An Elmont student's research on neurodegeneration, co-authored with two college professors, has been published in a peer-reviewed science journal.
The work by Michael Lawes, 17, a senior at Elmont Memorial High School, was in the September issue of NeuroToxicology, which focuses on research on toxicology of the nervous system. He was a contributing author to the article "System-specific neurodegeneration following glucotoxicity in the C. elegans model." C. elegans is a small soil worm, or nematode, that shares ancestry with humans.
Adi Pinkas, an assistant professor in the Department of Anatomy and Structural Biology at Albert Einstein College of Medicine, and Michael Aschner, a professor in various departments at the Bronx-based college, co-authored the article.
"I was really excited," Lawes said. "It was definitely a lot of hard work."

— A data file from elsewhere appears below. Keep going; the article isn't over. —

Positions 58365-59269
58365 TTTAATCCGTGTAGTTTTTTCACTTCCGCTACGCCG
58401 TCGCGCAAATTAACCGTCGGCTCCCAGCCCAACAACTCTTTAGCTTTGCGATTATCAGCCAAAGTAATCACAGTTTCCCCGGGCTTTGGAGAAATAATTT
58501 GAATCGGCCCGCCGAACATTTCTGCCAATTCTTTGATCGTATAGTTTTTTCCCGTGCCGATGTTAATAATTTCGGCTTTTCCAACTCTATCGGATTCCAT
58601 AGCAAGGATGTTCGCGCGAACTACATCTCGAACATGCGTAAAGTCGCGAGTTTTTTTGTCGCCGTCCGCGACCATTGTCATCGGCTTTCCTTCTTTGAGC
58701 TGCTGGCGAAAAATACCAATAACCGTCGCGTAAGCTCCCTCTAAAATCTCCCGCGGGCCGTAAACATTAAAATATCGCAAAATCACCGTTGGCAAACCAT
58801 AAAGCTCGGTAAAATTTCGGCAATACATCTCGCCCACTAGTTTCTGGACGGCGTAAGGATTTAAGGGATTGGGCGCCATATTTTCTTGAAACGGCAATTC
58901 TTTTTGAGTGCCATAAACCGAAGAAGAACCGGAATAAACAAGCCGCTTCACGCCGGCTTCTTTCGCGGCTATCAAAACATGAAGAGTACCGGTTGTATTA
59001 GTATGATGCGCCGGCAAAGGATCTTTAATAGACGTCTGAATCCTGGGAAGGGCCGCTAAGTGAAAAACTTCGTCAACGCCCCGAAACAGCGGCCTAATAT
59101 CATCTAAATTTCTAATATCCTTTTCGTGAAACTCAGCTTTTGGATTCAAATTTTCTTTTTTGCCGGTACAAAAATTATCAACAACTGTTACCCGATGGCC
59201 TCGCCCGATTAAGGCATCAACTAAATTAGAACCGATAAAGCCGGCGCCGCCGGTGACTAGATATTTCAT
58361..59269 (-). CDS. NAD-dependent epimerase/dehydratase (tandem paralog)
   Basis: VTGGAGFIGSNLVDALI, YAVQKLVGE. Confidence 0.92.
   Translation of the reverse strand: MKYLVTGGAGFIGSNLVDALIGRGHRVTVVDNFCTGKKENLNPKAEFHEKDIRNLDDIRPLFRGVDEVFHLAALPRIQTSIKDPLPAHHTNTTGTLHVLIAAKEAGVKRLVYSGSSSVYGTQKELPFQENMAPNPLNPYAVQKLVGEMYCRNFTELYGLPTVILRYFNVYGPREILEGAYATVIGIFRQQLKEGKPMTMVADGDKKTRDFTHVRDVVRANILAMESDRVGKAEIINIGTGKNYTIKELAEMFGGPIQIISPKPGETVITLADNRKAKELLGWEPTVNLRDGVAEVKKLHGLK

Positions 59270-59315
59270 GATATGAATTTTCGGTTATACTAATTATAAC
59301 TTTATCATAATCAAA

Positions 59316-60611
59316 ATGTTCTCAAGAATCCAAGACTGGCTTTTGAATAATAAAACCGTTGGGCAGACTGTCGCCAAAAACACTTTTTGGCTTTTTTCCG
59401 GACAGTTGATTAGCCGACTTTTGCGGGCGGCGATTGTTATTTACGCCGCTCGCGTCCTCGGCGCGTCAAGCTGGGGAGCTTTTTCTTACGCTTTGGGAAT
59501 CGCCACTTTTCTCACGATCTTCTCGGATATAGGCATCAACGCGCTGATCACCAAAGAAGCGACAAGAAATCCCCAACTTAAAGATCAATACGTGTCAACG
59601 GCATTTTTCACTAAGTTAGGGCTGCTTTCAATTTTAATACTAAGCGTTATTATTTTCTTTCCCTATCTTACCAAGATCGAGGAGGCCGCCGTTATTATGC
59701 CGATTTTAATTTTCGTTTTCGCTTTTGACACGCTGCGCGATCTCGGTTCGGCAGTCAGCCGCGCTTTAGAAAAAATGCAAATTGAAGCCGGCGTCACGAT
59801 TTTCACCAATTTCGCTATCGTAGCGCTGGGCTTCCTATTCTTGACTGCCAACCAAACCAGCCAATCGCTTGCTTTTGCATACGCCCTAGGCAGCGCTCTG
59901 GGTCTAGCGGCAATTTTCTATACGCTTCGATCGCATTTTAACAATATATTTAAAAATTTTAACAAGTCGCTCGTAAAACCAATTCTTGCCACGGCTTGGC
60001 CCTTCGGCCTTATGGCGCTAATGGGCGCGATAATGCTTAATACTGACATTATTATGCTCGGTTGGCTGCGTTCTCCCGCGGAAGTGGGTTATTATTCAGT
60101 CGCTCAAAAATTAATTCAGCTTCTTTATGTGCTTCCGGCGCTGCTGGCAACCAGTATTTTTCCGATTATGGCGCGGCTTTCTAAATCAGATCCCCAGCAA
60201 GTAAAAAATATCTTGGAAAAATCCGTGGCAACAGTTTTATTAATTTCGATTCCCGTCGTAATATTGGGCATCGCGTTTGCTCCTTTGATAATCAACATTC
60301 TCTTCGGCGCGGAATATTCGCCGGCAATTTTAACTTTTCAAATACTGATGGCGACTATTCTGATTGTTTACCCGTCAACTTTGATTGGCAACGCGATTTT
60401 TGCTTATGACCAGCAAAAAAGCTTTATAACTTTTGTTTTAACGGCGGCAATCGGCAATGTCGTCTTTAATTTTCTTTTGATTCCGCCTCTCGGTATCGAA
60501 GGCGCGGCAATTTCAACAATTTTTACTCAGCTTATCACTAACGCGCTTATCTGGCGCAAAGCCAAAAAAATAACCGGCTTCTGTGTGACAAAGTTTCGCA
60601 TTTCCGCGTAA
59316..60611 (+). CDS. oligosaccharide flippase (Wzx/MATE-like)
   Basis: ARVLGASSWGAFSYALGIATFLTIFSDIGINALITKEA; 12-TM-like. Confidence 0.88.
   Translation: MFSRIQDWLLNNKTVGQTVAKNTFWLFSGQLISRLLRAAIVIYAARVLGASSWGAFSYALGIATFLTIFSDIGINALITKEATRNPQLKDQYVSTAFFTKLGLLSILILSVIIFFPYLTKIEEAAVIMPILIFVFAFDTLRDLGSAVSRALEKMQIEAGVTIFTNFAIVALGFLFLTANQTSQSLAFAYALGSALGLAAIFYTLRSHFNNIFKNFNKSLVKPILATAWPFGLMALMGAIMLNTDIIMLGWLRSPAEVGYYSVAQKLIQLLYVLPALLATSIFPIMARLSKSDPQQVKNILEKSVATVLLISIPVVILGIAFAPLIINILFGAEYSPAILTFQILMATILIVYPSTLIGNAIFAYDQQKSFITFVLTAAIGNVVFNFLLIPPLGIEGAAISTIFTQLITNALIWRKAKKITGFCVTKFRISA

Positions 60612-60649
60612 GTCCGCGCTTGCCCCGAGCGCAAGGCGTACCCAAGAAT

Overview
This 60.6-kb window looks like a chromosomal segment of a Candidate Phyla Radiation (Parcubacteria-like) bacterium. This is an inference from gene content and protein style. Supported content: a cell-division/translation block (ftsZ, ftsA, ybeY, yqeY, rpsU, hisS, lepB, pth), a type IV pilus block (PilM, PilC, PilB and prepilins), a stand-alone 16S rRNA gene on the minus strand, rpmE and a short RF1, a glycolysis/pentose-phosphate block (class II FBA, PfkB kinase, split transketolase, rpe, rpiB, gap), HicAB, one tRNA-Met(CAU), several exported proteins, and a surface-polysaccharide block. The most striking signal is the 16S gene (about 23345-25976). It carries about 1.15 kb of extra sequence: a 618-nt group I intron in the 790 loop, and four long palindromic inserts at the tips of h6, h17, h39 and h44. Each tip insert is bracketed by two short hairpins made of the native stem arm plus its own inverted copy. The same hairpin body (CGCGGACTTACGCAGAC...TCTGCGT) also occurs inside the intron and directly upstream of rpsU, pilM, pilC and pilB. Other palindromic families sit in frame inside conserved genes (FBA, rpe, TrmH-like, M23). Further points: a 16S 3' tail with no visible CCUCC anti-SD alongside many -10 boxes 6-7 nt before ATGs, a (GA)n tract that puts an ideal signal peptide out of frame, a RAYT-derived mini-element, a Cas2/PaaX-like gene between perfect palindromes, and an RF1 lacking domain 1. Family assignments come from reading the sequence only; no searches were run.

Lawes said the research, which he conducted alongside Pinkas in summer 2017, found that protein-sugar molecules targeted specific neurotransmitters —including dopamine, glutamate and acetylcholine — under high-glucose conditions in the neurodegeneration process. The research has implications for those with diabetes and Parkinson’s and Alzheimer's diseases, he said.
He also has contributed to a review published in the scientific journal Toxicology and Applied Pharmacology in March.
Lawes is an officer in his school's National Art Honor Society and a member of the Key Club, National Science Honor Society and National Honor Society. He also co-founded Elmont Memorial's Apple Tech Group.